LOL! Utterly crazy. He’s gone to town on the above post too in the most arrogant and insane of ways, defending the good name of Beltism and its magical founder (that is some truly batty stuff). The placebo effect is a powerful thing, that some people are incapable of understanding, or accepting is occurring to them.
    Reminds me of some of the customers I used to get when working at a HiFi store in Hobart. One of whom was angrily convinced that Kodak branded CD-Rs had a much warmer sound than any other brand , and he also offered the profound bit of wisdom that the slower you copied a CD, the better the final audio quality! No point even trying to argue with him as “he had heard the difference for himself with all kinds of music”.

    P.S. if you paste the above comment into the lyrics section of any mp3 track, it may or may not subjectively improve the dynamic range of your speakers 😉

  2. Simon, some of these really weird things start out as relatively modest, somewhat plausible claims. For example, if you use a slower speed to copy a CD then you might get a more reliable result if your burner is not in top operating condition, or the quality of the blank stock isn’t 100%. FWIW, I used to do 52x CDs at 40x, just to be on the safe side.

    Having said that, burning a 52x CD at, say 2x or 4x would generally not work at all well. The physical properties are designed for the higher speeds and, thus, shorter exposure times.

    Second, problems with burnt CDs is never anything to do with a loss of essence or musicality, but a pain-in-the-arse chittering sound, or even complete failure to play.

  3. Adrian says:

    Don’t be too hard on Beltists, anything that makes people think about and appreciate their music more has to be a good thing, right? 🙂

  4. Adrian, kind of, I suppose. What people do in the privacy of their own homes doesn’t trouble me in the slightest.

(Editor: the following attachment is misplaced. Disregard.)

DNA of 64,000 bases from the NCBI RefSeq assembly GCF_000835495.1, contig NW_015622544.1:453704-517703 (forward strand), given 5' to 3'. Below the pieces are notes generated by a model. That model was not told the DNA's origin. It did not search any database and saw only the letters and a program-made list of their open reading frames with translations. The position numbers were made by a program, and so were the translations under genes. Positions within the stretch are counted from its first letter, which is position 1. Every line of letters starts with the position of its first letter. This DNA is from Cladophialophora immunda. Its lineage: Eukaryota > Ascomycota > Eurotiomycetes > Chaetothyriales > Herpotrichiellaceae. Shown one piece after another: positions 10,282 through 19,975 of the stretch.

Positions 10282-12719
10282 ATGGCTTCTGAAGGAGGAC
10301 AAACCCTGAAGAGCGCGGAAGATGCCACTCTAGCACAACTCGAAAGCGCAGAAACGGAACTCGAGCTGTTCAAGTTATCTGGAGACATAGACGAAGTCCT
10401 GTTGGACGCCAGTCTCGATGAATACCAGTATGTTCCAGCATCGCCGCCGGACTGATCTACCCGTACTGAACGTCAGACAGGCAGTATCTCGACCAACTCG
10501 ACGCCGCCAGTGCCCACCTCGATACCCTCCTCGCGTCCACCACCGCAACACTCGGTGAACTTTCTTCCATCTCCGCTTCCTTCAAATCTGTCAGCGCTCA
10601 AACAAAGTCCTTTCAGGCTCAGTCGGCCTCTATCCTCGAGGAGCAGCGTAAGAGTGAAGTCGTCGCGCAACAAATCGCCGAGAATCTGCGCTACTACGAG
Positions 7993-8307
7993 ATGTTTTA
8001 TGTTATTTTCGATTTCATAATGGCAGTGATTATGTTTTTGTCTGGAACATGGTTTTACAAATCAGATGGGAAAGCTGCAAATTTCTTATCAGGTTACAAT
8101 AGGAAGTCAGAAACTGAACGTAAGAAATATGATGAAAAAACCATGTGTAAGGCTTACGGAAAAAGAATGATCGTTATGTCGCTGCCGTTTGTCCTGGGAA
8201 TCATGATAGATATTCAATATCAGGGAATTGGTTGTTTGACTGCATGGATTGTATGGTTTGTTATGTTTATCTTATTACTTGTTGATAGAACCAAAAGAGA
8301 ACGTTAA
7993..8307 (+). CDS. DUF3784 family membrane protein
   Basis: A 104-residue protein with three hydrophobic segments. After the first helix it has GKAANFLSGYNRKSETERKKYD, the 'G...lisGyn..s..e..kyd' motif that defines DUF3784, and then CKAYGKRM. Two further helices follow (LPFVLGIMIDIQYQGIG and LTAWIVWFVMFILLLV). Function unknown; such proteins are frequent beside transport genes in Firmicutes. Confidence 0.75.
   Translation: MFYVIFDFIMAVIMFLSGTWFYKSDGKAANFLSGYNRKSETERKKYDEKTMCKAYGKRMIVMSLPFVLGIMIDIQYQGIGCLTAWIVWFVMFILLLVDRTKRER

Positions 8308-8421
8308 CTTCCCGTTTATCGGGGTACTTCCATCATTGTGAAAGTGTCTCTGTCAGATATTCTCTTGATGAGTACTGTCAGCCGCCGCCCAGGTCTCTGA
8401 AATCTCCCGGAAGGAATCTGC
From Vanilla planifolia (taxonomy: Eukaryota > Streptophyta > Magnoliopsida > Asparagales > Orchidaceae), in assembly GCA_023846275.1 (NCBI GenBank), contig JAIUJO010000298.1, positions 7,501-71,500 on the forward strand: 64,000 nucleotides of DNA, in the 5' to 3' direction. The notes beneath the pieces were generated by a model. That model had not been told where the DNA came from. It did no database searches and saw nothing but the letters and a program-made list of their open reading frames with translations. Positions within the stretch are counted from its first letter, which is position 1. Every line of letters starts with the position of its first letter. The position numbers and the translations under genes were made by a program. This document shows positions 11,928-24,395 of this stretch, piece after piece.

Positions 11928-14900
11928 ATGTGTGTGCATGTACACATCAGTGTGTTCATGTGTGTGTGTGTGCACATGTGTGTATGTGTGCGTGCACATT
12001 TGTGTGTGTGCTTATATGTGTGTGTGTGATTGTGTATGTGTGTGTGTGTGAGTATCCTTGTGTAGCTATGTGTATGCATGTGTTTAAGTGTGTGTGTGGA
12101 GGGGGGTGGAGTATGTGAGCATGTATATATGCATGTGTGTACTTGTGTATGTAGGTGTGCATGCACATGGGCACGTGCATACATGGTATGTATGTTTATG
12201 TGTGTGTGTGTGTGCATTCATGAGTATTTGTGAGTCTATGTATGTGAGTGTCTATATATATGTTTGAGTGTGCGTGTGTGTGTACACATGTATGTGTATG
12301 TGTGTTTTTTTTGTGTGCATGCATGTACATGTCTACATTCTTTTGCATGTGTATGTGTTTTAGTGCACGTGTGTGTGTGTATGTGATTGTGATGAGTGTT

When, however, a respected audio journalist gets a booklet of these nonsensical procedures published in a magazine, it’s fair game and should be opposed. When someone puts on my blog an aggressive defence of such silliness, and publishes suggestions that magic numbers in MP3 files makes them sound better, I think a response is in order.

  5. Adrian says:

    Absolutely.

    I hope I am open minded enough to be sceptical, yet convinceable given the right evidence. But unless we find someone who speaks Hungarian it looks like any potential evidence will have to wait.

    It does remind me a bit of the anecdote told by John Diamond (ex-husband of Nigella Lawson now sadly dead from cancer) who was at a medical conference with a naturopath. On getting a bad rap for natruropathy from a double blind trial the naturopathist remarked to Mr Diamond “See, this is why we don’t use double blind testing – it doesn’t work”.

    We humans are curious creatures 🙂

  6. I let Google Translate have a go at it, and the results were not very satisfactory. Hungarian isn’t even an Indo-European language. It’s part of the Uralic family. English is more closely related to Hindi than it is to Hungarian. So the translation was very choppy.

    Nonetheless, as far as I could work out it was some individual’s experiences and arguments for Beltism, not any kind of rigorous testing.

    I also am open to evidence, but given that the claims are mostly completely devoid of any mechanism of operation known to science, I’d want strong evidence that the effects exist. For example, at least a couple of well conducted double blind tests of good numbers of subjects as a starting point.

    Evidence of that kind would be of great interest not just to me, but many in the scientific community for it would hint at wide new fields for exploration.